I think of them as the nameless or faceless one – archetypal images which carry the pure power of a universal human experience. In pantheistic cultures they may be represented by gods and goddesses. In our secular world, we encounter them most directly in dreams.
A few weeks ago, I had a series of nightmares about an intruder in my house. I never saw his face because fear woke me up, but rather than feeling disturbed, I felt attentive, because like the Death card in tarot or the Tower, the dark intruder is a messenger of change.
Major changes are always unsettling and being unsettled is always unwelcome. Even if we’re actively seeking new ways of being and want to move forward into new areas of experience, there will still be resistance because change involves letting go of the familiar, and the outcome is never certain. Better the devil you know than the devil you don’t know.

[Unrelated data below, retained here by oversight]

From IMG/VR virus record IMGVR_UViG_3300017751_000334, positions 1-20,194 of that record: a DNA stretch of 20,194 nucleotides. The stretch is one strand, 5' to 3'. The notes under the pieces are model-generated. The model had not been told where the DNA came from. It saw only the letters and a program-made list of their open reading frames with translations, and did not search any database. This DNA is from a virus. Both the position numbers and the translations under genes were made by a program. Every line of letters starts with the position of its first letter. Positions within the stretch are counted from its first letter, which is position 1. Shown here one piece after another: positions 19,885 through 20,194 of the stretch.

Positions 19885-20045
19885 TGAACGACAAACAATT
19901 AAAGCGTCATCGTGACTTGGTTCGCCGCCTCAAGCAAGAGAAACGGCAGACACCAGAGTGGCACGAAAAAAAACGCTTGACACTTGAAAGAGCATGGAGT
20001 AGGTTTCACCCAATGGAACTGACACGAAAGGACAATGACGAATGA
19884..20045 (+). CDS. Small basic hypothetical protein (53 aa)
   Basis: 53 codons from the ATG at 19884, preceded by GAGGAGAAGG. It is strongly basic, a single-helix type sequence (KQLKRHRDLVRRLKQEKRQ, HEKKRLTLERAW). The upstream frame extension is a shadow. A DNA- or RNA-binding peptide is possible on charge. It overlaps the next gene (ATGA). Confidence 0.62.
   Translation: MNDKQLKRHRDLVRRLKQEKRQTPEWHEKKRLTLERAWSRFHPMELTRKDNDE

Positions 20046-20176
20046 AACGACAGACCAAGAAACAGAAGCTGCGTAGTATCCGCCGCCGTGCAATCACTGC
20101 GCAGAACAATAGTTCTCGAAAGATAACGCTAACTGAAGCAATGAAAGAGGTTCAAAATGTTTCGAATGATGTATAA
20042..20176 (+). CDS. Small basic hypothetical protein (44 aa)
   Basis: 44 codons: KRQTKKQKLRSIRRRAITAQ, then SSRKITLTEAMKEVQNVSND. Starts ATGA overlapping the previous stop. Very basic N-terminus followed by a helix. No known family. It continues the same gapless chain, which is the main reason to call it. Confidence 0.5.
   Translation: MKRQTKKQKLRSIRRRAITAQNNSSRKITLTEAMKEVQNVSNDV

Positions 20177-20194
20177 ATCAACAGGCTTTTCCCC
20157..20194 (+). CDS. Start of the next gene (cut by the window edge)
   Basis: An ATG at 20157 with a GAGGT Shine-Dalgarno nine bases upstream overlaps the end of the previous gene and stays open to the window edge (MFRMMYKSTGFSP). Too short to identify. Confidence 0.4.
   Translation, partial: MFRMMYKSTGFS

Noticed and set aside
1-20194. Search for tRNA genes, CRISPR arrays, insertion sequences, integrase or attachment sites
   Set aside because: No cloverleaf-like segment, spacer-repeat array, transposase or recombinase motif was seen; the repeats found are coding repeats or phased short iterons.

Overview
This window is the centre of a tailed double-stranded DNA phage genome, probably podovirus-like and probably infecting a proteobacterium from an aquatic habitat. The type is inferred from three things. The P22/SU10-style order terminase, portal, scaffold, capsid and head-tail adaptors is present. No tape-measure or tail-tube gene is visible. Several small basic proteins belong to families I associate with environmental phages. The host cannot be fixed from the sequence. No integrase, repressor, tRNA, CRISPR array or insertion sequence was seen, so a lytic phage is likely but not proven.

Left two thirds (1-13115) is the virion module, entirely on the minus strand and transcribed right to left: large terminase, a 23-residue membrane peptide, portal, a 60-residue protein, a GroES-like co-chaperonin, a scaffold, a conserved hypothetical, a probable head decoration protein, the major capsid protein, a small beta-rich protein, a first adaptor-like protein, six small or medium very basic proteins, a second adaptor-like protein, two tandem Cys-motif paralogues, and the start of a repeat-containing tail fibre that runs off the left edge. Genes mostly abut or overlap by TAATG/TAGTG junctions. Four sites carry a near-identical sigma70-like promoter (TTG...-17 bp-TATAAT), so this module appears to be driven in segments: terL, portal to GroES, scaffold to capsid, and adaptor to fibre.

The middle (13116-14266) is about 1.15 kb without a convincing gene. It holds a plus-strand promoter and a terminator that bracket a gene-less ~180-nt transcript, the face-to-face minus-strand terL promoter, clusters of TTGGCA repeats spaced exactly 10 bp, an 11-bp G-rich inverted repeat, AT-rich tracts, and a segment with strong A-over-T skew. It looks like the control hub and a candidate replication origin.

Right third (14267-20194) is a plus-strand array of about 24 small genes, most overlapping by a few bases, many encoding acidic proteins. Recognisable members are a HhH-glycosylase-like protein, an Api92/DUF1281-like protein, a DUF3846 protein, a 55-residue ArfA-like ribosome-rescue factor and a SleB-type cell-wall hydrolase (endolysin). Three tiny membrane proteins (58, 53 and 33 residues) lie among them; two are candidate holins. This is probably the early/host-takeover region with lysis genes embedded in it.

These dark intruder dreams were swiftly followed by a series of dreams about babies. Like the dark intruder, the archetypal baby provokes a powerful emotional response, but rather than fear and anxiety, it’s an outpouring of love, hope and happiness.
It occurred to me to wonder whether baby dreams often follow dark intruders; they kind of should, because they are both aspects of change, the one full of initial fears and the other moving forward into joyfully anticipation.
Our major Christmas archetypes are Santa Claus, the intruder who brings gifts, and the Christian symbol of the wondrous baby who brings redemption, light after darkness at the turning of the year.
Happy Christmas everyone, and may all your challenges in 2014 bring blessed new beginnings.